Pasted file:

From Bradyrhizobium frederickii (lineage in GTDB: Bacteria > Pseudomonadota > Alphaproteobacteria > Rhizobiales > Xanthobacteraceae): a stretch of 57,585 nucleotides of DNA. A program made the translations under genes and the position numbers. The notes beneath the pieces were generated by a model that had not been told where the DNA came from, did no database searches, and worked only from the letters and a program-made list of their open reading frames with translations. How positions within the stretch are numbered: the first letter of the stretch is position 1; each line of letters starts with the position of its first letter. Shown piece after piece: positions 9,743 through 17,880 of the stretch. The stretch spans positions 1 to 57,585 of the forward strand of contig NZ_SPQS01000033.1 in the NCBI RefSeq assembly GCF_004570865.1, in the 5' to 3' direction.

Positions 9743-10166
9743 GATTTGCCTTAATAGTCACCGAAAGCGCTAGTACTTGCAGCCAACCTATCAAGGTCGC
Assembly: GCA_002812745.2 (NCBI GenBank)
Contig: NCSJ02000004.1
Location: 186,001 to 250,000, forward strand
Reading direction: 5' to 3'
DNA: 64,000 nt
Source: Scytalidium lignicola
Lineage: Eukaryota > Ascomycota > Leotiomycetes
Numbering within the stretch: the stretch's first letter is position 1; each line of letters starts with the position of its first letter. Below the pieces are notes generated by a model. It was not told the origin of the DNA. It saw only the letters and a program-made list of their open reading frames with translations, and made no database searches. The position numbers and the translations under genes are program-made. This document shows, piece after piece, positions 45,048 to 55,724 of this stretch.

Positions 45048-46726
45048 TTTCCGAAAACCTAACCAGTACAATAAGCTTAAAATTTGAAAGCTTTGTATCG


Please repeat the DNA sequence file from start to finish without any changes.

From Bradyrhizobium frederickii (lineage in GTDB: Bacteria > Pseudomonadota > Alphaproteobacteria > Rhizobiales > Xanthobacteraceae): a stretch of 57,585 nucleotides of DNA. A program made the translations under genes and the position numbers. The notes beneath the pieces were generated by a model that had not been told where the DNA came from, did no database searches, and worked only from the letters and a program-made list of their open reading frames with translations. How positions within the stretch are numbered: the first letter of the stretch is position 1; each line of letters starts with the position of its first letter. Shown piece after piece: positions 9,743 through 17,880 of the stretch. The stretch spans positions 1 to 57,585 of the forward strand of contig NZ_SPQS01000033.1 in the NCBI RefSeq assembly GCF_004570865.1, in the 5' to 3' direction.

Positions 9743-10166
9743 GATTTGCCTTAATAGTCACCGAAAGCGCTAGTACTTGCAGCCAACCTATCAAGGTCGC
Assembly: GCA_002812745.2 (NCBI GenBank)
Contig: NCSJ02000004.1
Location: 186,001 to 250,000, forward strand
Reading direction: 5' to 3'
DNA: 64,000 nt
Source: Scytalidium lignicola
Lineage: Eukaryota > Ascomycota > Leotiomycetes
Numbering within the stretch: the stretch's first letter is position 1; each line of letters starts with the position of its first letter. Below the pieces are notes generated by a model. It was not told the origin of the DNA. It saw only the letters and a program-made list of their open reading frames with translations, and made no database searches. The position numbers and the translations under genes are program-made. This document shows, piece after piece, positions 45,048 to 55,724 of this stretch.

Positions 45048-46726
45048 TTTCCGAAAACCTAACCAGTACAATAAGCTTAAAATTTGAAAGCTTTGTATCG